The BPTC: info and insight
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A crucial step on the way to the Bar is the BPTC. Ian Fox, barrister and BPTC course leader at Nottingham Law School, explains what you can expect on the course that will transform you from theoretical student to practical would-be barrister.
The Bar Professional Training Course (BPTC) is the compulsory, vocational stage of training for those intending to qualify as a barrister. Now in its seventh year, it is the successor to the Bar Vocational Course (BVC) and reflects a number of recommendations made by the BVC Working Group (chaired by Derek Wood QC), which reported to the Bar Standards Board (BSB) in July 2008.
By way of recent developments, and arising partly as a result of the Legal Education and Training Review, the BSB in February 2015 announced the Future Bar Training programme: “a programme of review and reform that will bring our training regulation up to date and assure high standards in barristers’ services for the future.” Against the background of a Professional Statement and a consultation exercise Future Routes to Authorisation, the indications are that there may be step changes to the BPTC from September 2018, with the possibility of minor changes from September 2017. How the course will change remains to be seen; however, prospective candidates intending to commence the BPTC in or after 2017 are advised to consult the BSB website regularly.
In respect of the BPTC, the BSB website currently states: “The BPTC is designed to ensure that students acquire the skills, knowledge of procedure and evidence, attitudes and competence to prepare them for the more specialised training of pupillage.”
The Bar Professional Training Course Handbook, published by the BSB and available as a download from their website (BPTC Handbook 2016), adds to this, stating that the BPTC “builds on knowledge of the key concepts and principles of public and private law learned during the academic stage. The course enables a student to develop an understanding of how such knowledge may be applied in practice.”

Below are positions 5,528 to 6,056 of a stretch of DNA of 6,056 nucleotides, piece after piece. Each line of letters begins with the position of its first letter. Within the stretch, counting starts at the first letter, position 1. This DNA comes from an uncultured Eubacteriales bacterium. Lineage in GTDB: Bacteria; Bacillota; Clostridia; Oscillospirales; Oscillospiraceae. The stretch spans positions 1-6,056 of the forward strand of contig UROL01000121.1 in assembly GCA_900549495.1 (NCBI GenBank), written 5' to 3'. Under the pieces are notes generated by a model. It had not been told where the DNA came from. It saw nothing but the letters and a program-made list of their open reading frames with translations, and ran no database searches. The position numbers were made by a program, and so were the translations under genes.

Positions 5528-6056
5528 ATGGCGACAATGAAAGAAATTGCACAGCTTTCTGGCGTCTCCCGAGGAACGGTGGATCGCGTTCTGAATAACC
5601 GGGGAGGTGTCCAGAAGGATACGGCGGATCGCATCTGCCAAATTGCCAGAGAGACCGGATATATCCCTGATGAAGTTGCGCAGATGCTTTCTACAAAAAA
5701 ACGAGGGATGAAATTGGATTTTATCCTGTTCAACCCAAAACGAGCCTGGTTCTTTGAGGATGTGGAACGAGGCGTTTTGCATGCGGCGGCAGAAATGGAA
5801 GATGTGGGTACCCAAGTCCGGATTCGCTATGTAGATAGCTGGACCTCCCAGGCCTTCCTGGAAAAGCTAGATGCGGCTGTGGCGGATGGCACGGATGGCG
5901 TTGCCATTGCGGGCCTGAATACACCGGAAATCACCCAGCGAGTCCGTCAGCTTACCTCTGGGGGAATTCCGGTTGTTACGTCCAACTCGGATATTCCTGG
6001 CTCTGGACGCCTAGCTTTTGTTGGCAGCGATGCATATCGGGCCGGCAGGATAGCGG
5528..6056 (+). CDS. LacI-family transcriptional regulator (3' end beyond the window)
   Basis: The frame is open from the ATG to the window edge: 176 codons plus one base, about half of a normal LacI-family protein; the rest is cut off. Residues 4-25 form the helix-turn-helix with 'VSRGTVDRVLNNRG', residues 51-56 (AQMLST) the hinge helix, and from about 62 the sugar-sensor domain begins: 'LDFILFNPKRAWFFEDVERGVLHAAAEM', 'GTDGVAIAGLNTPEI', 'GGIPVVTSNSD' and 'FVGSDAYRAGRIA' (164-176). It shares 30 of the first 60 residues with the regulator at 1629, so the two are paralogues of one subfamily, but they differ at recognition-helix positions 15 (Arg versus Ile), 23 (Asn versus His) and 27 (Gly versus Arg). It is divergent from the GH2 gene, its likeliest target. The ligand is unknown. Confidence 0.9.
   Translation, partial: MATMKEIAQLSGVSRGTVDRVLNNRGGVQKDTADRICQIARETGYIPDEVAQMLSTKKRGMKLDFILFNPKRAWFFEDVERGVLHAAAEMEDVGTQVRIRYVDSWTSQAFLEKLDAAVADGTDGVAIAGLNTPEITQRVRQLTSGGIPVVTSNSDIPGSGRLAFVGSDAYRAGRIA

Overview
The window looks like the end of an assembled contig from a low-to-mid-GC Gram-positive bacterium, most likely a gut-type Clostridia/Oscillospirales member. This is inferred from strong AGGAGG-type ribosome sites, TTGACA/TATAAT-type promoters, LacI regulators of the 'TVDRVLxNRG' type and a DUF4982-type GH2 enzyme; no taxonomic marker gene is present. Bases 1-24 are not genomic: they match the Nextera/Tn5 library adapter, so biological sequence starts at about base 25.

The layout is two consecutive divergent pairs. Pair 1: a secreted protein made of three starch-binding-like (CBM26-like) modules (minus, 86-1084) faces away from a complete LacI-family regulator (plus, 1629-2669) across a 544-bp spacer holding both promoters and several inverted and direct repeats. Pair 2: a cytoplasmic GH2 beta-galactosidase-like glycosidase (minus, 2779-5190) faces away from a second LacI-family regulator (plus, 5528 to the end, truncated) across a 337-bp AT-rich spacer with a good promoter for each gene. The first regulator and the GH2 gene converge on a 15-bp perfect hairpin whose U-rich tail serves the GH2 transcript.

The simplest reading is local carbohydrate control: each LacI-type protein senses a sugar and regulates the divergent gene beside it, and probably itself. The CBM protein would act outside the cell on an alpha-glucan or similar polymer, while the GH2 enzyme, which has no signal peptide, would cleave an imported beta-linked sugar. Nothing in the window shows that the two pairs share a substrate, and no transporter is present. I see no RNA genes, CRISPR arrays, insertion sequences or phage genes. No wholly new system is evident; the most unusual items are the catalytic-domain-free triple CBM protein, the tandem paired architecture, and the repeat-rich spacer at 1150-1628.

Given those statements it is, perhaps, not surprising that the BPTC is a practical course, with an emphasis on skills and skills-based training. It is also worth noting that providers will assume that students have a sound knowledge of 'undergraduate' law!
Course content and structure
The subjects studied on the BPTC currently comprise (i) compulsory subjects, and (ii) options. The compulsory subjects are further broken down into knowledge subjects and skills.
The knowledge subjects are:
- civil litigation and civil evidence;
- criminal litigation, criminal evidence and sentencing; and
- professional ethics.
The skills are:
- conference skills;
- opinion writing;
- resolution of disputes out of court (RDOC), such as negotiation and mediation; and
- the pervasive skills of legal research and case analysis (not assessed).
Options subjects will vary between providers; however, students are generally required to study two options, drawn from a minimum offering of six. The subjects tend to be specialist, for example, landlord and tenant, and employment.
Each provider is accredited to deliver the course by the BSB. Each course must adhere to the BPTC Handbook (above), which sets out a number of stipulations, including its minimum duration (30 weeks) and the maximum number of students permitted in 'small group sessions' (six for oral skills sessions otherwise, generally, 12). The BSB also specifies the indicative content/syllabus for each compulsory subject, together with intended learning outcomes, the minimum number of opportunities which must be provided to allow students to practise and receive feedback on the skills, and the assessment requirements for each subject.